Heeling is not the only part of your time in the ring that requires good handling. Every second that you spend in competition requires you to be on your game. Not only do you need to be consistent with your cues for the dog for each exercise, but the transitions in between are just as important. How you handle your dog between exercises can set the dog up for success or failure.
You need to practice all of those little pieces of your performance so that you and the dog can perform them in the ring. For example, in Novice, when the handler and dog move from the stand-for-exam exercise to the off-leash heeling, how they make the transition will affect how the dog performs on the exercise. If the handler allows the dog to just meander to the set-up point for the heeling, how likely is it that the dog will reconnect for the heeling? Practicing and executing a happy, connected transition from the stand-for-exam will greatly improve the dog’s chances of success in the off-leash heeling.
As the exercises get more complicated in Open and Utility, and the dog is required to do them in different orders, transitions are more important than ever. In addition, many exercises can be done in the same location in the ring, so it is imperative that the dog knows which exercise we are about to do.
For example, in Open, the command discrimination and drop on recall can be done in the same spot. If the dog doesn’t know which exercise we are doing, he may break position on the command exercise or fail to come on the recall. To help solve this problem, an additional piece of handling that we teach is to name each exercise for the dog. We tell the dog each time which exercise we will be doing on the way to the exercise and/or at the set-up point. For example, if the broad jump is the first exercise to be performed in Open, we tell the dog as we enter the ring that we are going to do the broad jump. This only helps if you are consistent in doing it all the time in training so that it is familiar to the dog when you do it in the ring.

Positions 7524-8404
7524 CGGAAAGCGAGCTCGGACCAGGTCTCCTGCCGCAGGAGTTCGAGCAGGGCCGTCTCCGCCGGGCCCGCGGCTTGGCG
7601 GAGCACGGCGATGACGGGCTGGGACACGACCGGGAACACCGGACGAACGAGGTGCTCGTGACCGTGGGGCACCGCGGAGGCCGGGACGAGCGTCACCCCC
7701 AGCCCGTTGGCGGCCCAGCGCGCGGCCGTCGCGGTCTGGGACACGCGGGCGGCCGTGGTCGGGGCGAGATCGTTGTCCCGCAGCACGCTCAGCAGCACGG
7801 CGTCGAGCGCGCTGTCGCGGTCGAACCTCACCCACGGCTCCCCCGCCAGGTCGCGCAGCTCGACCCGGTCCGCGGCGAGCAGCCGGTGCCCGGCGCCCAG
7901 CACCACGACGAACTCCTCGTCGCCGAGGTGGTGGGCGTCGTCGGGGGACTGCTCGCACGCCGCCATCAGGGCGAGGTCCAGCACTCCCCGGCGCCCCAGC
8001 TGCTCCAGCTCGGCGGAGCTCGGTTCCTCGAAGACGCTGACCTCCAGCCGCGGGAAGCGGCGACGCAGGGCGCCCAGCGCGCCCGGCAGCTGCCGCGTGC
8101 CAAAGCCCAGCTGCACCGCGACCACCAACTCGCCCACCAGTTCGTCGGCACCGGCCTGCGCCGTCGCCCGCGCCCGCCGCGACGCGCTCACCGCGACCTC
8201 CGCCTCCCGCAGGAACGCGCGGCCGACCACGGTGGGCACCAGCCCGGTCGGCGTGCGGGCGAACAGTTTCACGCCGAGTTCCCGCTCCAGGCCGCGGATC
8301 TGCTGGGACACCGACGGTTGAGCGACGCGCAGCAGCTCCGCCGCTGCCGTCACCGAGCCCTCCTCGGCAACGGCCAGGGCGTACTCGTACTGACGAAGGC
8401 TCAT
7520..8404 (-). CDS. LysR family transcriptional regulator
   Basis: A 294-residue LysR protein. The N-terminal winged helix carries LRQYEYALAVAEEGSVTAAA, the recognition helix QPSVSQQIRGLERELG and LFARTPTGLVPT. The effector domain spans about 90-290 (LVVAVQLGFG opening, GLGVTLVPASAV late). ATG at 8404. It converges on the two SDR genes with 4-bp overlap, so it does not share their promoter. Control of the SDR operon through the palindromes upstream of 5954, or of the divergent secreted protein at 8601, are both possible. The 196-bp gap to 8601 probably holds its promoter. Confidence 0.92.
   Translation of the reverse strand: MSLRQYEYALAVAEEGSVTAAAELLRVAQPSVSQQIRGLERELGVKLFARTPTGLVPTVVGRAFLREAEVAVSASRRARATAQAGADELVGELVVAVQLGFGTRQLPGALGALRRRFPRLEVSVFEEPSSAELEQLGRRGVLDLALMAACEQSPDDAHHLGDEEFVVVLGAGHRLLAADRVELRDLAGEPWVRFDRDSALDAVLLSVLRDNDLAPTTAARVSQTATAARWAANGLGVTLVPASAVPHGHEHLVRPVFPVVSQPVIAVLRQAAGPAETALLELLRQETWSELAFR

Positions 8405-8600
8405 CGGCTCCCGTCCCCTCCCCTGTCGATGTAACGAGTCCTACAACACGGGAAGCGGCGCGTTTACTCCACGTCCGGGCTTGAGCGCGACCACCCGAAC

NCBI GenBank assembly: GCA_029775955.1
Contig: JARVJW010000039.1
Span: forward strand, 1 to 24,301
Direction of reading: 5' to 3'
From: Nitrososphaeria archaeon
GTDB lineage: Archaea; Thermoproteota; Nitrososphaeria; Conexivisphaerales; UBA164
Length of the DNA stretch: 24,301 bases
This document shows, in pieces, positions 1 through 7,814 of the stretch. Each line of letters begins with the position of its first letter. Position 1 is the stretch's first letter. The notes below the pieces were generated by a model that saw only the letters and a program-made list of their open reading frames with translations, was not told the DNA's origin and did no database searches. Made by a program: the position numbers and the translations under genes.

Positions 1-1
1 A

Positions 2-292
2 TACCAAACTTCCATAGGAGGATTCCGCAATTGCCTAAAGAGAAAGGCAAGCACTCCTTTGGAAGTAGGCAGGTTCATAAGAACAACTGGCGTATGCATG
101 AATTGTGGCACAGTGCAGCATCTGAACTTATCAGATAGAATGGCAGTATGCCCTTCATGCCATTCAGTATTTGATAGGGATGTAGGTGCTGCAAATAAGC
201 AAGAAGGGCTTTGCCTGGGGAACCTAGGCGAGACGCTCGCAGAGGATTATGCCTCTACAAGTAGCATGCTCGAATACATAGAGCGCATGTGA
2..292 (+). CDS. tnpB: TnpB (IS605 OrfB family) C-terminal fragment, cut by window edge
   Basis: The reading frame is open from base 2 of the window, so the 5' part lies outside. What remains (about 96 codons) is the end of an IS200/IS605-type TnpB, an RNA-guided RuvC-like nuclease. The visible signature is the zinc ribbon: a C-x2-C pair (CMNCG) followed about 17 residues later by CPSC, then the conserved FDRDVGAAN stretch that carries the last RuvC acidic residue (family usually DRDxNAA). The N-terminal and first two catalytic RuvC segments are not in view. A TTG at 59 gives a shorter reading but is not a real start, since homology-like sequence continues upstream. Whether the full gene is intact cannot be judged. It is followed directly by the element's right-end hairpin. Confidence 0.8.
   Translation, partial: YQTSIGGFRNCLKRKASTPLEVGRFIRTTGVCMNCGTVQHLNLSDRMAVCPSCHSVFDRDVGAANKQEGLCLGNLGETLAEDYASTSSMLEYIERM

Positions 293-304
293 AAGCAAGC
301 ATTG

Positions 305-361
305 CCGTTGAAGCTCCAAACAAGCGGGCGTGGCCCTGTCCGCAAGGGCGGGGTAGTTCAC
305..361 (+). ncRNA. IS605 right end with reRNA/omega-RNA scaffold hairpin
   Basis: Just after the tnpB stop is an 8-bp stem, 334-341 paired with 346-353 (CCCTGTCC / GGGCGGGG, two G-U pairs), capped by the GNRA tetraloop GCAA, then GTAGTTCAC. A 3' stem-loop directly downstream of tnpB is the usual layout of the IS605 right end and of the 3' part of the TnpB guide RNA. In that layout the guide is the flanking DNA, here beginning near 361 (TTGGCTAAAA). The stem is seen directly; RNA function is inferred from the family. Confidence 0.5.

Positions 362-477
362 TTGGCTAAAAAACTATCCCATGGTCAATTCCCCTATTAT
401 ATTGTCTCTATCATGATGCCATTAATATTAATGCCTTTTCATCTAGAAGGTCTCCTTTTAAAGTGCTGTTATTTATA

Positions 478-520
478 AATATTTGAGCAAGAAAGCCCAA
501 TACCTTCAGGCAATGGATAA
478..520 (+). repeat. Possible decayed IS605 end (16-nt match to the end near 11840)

Another very specific example of how transitions affect our performance is how we enter the ring with the dog. To help bridge the gap between outside the ring, when the dog and handler are more comfortable, and inside the ring, we must train the ring entrance. By perfecting this sequence in training, we can maintain the dog’s attention and motivation from outside the ring and bring it into the ring where it counts. If you struggle to get your dog into the ring and set up for the first exercise, you are already setting yourself up to fail. Not only is your dog not in the best position to perform successfully, but your confidence is probably not very high either. Take the time to train this piece and you’ll feel much more confident stepping into the ring.
The more thoroughly you train every aspect of what happens in the ring, paying careful attention to each detail, the more successful you will be. When all you have to do in the ring is to execute your handling just as you do it every time in training, then you can focus on yourself and allow your dog to show how well you have trained him. The best compliment that your dog can give you is to perform exactly the same way in the ring as he does in training. Then you know that you’ve done YOUR job.
Train the Top Dog Way